Many of Kentucky’s state and federal courts are currently holding cases in abeyance, pending final resolution of the Clark Court’s decision. Courts should now reverse those containing POAs similar to the Clark POA and remand with directions to enforce the arbitration agreements. We also anticipate those cases denied prior appellate relief or a stay, and that are currently pending in litigation, may move for extraordinary relief based upon the declaration that then-existing Kentucky law violated the FAA and the U.S. Constitution. However, with the Clark Court’s remand and directive to “reconsider” the Wellner POA in light of Clark’s holding (POA granting authority to make contracts and to institute legal proceedings on principal’s behalf), Kentucky’s courts and litigants with POAs like Wellner find themselves awaiting further consideration. Note that these POAs containing powers to contract and to handle legal proceedings amount to the majority of matters being held in abeyance. Whether the Kentucky Supreme Court will accept the Clark Court’s FAA guidance to evaluate the Wellner POA remains to be seen.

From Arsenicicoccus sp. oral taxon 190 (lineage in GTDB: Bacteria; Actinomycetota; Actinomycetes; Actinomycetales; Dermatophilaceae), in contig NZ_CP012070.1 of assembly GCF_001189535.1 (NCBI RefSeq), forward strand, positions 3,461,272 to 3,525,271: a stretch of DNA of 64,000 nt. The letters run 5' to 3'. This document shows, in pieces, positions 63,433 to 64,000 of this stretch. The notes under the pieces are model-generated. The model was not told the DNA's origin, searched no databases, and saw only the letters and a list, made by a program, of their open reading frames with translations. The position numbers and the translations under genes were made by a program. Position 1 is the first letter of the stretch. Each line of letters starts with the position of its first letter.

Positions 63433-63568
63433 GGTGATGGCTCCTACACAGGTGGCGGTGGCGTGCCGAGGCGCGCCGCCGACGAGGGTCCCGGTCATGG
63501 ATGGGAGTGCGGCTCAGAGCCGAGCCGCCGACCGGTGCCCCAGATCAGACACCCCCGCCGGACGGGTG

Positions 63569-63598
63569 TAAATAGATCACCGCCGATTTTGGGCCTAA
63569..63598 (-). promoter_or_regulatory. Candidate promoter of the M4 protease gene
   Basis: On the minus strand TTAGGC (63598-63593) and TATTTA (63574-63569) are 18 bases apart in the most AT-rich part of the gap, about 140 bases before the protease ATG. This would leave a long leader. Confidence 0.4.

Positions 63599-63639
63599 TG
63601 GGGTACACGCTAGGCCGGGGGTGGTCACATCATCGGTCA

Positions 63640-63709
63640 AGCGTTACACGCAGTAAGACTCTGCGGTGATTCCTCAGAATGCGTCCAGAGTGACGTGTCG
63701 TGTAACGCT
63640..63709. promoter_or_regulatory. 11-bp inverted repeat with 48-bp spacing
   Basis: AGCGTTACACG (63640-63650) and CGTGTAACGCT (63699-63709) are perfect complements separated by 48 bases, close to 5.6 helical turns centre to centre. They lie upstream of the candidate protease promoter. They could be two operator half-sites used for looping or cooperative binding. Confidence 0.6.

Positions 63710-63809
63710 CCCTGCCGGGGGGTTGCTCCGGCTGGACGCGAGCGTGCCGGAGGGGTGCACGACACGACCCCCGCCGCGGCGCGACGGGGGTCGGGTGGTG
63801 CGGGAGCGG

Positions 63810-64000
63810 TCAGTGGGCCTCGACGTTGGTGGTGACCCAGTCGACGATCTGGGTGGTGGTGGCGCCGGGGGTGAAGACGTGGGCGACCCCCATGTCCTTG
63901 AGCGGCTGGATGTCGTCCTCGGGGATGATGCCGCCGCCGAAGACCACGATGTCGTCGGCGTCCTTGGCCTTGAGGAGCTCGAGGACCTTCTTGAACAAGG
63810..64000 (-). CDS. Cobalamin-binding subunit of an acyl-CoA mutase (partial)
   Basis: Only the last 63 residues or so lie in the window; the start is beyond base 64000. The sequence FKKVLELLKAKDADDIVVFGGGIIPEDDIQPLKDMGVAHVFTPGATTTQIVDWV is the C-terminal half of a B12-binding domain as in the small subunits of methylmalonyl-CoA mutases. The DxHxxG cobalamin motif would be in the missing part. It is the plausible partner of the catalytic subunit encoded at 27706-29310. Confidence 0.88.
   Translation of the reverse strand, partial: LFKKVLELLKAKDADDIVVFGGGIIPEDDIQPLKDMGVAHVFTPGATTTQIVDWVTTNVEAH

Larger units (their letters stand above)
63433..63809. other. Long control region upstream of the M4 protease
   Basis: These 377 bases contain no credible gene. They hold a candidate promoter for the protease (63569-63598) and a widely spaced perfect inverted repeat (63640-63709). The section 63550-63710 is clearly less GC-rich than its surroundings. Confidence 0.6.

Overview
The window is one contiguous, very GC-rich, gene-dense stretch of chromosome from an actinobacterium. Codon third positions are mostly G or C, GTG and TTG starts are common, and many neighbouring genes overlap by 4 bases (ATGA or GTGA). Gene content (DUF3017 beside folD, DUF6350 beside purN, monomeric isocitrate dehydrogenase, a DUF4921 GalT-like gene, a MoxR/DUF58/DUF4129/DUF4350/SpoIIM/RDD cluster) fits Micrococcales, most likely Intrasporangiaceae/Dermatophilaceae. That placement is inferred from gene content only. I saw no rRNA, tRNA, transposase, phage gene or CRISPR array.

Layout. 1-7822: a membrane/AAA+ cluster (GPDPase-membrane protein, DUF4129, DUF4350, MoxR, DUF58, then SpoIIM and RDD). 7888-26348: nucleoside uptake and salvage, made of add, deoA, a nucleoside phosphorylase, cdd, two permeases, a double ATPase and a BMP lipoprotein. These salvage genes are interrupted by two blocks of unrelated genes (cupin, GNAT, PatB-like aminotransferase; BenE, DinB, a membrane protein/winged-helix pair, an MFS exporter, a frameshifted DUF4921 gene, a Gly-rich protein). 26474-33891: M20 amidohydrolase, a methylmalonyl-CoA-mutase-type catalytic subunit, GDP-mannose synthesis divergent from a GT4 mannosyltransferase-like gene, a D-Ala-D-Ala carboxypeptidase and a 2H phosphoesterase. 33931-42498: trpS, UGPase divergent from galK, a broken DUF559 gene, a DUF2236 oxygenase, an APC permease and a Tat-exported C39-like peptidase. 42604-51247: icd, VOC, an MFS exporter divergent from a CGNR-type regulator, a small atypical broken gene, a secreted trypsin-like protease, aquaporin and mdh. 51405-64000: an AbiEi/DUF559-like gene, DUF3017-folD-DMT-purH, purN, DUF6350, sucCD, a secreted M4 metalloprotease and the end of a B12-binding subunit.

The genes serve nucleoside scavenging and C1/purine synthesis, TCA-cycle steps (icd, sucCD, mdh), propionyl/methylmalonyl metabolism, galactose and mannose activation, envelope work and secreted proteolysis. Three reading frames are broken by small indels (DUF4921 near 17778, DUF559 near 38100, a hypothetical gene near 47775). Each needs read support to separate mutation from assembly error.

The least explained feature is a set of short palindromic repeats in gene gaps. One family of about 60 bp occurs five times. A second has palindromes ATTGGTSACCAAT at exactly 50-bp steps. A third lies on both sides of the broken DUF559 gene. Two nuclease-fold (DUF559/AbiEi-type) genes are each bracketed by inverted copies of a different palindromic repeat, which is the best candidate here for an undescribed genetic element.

This decision is certainly an important, hard-fought victory for the use of the expedited arbitration process to resolve disputes concerning care received in long-term care facilities. The entire industry mobilized to obtain this result which, hopefully, will reduce the huge sums of money spent by health care providers defending enormously expensive litigation.